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How much sun do we need to be healthy?

girl in sunny weather looking out to sea

We’re constantly told that over exposure to sunshine is bad for us. Too much sun = sunburn, wrinkles and even skin cancer.

But then we’re also told the vitamin D we get from the sun can also help prevent things like depression, multiple sclerosis and obesity.

So, what’s good and what’s bad? How much sun is too much sun?

With the majority of us ‘living for the summer’ it’s easy to get carried away when we finally get the chance to bask in ‘dem rays. And it goes without saying, sun makes us a hell of a lot happier! But there’s a fine line between getting your dose of happiness and dangerously baking your body – It’s all about finding the medium and ensuring you know when enough is enough.

These are the warning signs and preventions that will give you a balanced golden glow whilst staying healthy and happy


group sunbathing on boat


If you’re lying in 30 degree rays, it’s expected that you’ll start to sweat it up – it’s just your body’s way of regulating the temperature and cooling yourself down. But if you don’t sweat and instead have a hot, dry feeling, that’s when you know somethings up, and you could well be getting heat stroke. If this happens get yourself out the sun, apply cold water and ice packs to your skin and take this as a sign you’ve taken it too far.

PRECAUTION: Use the correct sun cream

It’s not just any SPF that will protect you from the sun, you need to use a sun cream which has a UVA ‘high’ rating or says, ‘broad spectrum’ on the logo. And make sure you opt for an SPF which is high enough for your skin type, re-applying regularly throughout the day. We recommend La Roche-Posay Anthelios SPF30+, £16.50.

WARNING: Wrinkles

Wrinkles can just be a sign of ageing, but they can also be the effects of too much sun due to the overexposure of UV rays, causing collagen and fibre to break down. Applying the correct sun-cream and eating foods such as oily fish (salmon, mackerel and sardines), eggs and some powdered milks can help to protect your skin, whilst also being sensible with the amount of sun you’re exposing yourself too.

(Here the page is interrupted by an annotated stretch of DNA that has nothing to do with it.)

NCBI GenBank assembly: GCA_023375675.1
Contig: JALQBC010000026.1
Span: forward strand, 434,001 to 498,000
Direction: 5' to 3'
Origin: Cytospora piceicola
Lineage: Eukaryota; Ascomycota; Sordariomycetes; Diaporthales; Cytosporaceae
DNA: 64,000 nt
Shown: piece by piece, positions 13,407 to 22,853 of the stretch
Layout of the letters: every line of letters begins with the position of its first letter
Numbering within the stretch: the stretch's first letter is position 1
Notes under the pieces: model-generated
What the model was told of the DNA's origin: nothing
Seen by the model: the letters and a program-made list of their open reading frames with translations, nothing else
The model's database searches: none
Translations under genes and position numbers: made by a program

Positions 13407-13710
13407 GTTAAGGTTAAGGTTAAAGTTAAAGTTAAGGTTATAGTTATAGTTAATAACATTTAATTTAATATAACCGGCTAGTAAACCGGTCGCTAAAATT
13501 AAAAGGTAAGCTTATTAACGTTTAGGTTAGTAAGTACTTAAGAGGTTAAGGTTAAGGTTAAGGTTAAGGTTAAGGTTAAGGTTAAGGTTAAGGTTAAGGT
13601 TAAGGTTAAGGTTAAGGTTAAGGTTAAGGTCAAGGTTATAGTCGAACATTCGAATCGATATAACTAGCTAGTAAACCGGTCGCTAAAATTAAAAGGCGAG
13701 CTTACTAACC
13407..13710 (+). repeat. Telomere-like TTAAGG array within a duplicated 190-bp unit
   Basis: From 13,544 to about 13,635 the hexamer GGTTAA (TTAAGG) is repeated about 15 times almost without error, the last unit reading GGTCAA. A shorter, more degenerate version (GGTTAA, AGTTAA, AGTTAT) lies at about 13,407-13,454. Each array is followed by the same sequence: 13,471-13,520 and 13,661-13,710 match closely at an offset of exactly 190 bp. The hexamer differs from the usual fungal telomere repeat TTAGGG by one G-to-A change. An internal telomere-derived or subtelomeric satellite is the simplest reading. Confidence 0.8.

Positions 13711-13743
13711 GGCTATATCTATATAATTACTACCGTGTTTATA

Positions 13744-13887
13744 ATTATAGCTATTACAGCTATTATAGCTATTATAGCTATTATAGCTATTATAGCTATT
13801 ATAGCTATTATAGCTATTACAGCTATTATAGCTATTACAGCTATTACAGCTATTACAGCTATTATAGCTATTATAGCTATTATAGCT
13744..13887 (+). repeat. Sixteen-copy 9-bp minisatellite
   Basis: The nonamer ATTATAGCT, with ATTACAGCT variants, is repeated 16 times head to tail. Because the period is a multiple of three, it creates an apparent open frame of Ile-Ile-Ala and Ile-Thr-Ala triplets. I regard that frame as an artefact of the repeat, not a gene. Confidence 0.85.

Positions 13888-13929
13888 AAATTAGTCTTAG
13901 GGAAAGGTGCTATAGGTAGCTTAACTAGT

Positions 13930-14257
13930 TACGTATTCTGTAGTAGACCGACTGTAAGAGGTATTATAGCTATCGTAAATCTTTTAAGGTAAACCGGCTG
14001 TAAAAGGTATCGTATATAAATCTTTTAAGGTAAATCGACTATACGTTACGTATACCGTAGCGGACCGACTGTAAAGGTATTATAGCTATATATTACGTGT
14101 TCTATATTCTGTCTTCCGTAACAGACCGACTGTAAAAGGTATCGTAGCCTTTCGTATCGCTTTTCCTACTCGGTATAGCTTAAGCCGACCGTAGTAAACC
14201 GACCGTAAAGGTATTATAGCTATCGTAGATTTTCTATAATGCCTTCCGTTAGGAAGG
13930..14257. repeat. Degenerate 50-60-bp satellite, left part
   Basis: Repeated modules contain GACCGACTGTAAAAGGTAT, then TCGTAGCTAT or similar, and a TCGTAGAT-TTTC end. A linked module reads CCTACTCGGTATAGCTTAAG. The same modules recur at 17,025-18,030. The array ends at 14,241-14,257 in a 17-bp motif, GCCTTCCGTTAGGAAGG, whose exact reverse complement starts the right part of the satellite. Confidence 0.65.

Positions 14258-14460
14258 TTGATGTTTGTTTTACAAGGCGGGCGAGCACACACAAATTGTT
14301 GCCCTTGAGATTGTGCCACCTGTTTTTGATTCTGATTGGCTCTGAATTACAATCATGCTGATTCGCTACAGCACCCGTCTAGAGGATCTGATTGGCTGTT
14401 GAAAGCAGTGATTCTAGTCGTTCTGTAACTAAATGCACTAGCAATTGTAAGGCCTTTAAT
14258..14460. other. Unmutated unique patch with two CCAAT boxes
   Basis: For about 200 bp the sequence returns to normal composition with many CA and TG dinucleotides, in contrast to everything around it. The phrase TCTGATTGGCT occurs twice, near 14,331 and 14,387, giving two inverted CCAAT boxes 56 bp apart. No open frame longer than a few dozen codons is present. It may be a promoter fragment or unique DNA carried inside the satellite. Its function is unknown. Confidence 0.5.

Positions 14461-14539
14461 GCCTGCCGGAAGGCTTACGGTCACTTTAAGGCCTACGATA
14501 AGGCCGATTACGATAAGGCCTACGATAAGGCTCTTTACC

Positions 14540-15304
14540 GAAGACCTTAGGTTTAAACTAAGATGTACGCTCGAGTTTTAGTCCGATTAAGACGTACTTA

PRECAUTION: Know your tan time

Yes, there is such a thing as too much tan time. Tan time is measured by the melanin (pigment) your body produces – Darker people have more melanin then lighter people, hence why if you have darker skin you can lie in the sun for a longer period of time. But once your body stops producing melanin, you’ve reached your maximum tan time & it’s game over. Skincare expert Dr. Lowe states, “Everyone has their own melanin cut-off, typically two to three hours or much less if you have fair skin”. After this, you’re just subjecting your skin to the risk of UV damage.

human body in sunlight on boat

WARNING: Rash, bumps or blisters

Get any of the above and you know you’ve gone too far. Heat rash is a clear sign you’ve been exposed to too much sun, and you need to take some time out whilst keeping the affected area dry and wearing loose clothing. Bumps or blisters in areas exposed to the sun can be a sign of sun poisoning. If these are accompanied with a fever, chills or nausea you should get yourself to a doctor ASAP.

PRECAUTION: UV Supplements

You can prepare your body for sunshine with supplements that boost your skin’s natural defence against UV rays. Taking a daily supplement such as a 25g BetaCarotene protects cells from UV induced stress and even improves your ability to tan. No this doesn’t replace sun cream, but it will give you an added layer of protection.

WARNING: Dizzy, Sleepy, Nausea

Dizziness, confusion, fatigue, faint spells, headaches, and a sicky feeling – all of these are signs your body is telling you enough is enough. Listen to it, drink plenty of water and rehydrate yourself in the shade as these are all symptoms which can lead to heatstroke, which is the last thing you want to get from a relaxing holiday.


As tempting as an ice cream on a hot summers day may be, it’s foods that increase lycopene (the skin’s own SPF), that you should be looking for. Antioxidants found in tomatoes and other red and orange fruit and veg (think carrots, oranges etc.) can boost your sun protection by a whopping 33%. And another sun friendly food – dark chocolate! Packed with flavonoids, dark chocolate helps protect against sunburn whilst the caffeine reduces the risk of cancer. Not that we needed any excuse to indulge in chocolate, but if you say so…